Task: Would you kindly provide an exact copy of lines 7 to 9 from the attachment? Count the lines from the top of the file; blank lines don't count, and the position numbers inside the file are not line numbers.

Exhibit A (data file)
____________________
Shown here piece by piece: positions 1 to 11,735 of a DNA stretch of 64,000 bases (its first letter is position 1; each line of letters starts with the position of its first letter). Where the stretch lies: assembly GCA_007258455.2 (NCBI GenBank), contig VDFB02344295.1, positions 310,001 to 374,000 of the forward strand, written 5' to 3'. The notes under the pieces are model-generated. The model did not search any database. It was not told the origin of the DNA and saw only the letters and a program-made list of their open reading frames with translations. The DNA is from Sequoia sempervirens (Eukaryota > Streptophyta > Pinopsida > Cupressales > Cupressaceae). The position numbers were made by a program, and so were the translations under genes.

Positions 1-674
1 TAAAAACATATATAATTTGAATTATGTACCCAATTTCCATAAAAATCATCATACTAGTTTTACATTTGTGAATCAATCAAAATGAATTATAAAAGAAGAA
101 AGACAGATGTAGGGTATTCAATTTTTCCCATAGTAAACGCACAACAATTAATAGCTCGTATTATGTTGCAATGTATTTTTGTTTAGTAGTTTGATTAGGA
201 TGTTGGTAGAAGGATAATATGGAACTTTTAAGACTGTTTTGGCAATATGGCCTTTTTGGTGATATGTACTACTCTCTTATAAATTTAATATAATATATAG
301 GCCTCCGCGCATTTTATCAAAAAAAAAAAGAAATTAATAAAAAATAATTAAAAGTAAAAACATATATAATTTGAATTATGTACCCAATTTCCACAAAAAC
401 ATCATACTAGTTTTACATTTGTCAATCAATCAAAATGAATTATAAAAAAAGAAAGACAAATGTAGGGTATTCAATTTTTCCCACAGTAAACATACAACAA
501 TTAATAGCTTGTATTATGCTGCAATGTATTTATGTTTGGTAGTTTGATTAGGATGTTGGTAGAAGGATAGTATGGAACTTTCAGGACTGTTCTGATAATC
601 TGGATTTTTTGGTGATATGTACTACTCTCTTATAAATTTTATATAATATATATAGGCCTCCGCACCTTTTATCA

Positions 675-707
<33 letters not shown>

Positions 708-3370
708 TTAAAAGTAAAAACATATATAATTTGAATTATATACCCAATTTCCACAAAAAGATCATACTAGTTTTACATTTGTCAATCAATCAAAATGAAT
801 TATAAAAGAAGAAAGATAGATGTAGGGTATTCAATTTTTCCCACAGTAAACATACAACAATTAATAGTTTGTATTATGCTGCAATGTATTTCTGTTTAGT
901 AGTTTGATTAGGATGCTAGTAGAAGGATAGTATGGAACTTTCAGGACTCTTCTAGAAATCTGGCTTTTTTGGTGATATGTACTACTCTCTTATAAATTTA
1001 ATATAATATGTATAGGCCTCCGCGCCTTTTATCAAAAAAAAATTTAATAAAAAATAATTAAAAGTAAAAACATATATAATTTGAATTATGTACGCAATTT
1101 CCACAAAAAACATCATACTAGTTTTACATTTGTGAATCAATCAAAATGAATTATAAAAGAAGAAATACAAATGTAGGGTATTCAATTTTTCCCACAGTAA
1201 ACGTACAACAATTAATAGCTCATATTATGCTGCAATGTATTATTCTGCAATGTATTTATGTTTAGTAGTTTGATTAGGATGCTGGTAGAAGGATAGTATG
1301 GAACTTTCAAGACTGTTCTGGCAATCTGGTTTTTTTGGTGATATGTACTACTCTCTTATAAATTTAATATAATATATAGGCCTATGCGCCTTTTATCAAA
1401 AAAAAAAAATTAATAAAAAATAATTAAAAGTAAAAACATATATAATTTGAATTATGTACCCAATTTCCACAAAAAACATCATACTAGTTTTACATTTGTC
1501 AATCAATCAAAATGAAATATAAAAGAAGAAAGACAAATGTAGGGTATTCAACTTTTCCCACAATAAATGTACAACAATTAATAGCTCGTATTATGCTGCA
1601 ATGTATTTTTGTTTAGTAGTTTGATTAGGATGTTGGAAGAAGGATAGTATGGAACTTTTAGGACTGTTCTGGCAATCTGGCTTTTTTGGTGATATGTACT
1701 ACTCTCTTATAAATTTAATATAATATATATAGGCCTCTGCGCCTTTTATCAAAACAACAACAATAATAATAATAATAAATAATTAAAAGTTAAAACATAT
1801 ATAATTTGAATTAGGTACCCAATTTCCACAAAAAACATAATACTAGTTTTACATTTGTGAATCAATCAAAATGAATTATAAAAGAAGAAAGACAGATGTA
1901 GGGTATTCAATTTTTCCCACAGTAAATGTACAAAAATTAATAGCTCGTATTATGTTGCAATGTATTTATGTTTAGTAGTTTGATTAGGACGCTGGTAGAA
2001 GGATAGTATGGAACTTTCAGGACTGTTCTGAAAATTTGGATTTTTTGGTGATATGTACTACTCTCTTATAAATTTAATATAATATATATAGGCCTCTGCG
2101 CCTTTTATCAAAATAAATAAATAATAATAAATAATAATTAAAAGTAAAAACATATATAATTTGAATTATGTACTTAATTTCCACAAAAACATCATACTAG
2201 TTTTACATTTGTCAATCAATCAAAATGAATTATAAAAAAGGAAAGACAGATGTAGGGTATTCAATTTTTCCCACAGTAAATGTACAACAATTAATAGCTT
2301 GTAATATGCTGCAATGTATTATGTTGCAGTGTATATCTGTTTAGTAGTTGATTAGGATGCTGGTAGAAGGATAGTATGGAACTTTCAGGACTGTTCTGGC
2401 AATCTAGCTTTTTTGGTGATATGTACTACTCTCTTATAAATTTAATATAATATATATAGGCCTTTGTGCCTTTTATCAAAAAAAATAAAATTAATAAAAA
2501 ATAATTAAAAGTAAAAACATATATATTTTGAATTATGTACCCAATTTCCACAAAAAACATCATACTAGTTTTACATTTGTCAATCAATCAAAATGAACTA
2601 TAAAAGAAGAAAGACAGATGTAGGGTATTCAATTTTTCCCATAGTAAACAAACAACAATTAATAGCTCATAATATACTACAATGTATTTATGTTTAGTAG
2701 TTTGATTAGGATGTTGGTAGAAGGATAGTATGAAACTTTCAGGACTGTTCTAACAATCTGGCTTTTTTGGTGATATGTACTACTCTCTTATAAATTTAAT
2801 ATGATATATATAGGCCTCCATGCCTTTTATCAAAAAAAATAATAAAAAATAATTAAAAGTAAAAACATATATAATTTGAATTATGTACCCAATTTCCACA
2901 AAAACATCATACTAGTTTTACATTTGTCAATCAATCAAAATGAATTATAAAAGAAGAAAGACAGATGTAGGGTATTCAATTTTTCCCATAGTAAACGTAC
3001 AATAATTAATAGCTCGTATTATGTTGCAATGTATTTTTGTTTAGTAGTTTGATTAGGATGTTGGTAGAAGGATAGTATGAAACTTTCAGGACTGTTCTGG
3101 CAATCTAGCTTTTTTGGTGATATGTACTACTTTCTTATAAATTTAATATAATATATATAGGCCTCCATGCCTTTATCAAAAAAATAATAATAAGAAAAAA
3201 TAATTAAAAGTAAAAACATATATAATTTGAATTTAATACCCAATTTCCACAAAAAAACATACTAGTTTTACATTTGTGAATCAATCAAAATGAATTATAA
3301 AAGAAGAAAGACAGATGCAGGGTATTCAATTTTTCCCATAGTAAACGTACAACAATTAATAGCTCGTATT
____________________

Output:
401 ATCATACTAGTTTTACATTTGTCAATCAATCAAAATGAATTATAAAAAAAGAAAGACAAATGTAGGGTATTCAATTTTTCCCACAGTAAACATACAACAA
501 TTAATAGCTTGTATTATGCTGCAATGTATTTATGTTTGGTAGTTTGATTAGGATGTTGGTAGAAGGATAGTATGGAACTTTCAGGACTGTTCTGATAATC
601 TGGATTTTTTGGTGATATGTACTACTCTCTTATAAATTTTATATAATATATATAGGCCTCCGCACCTTTTATCA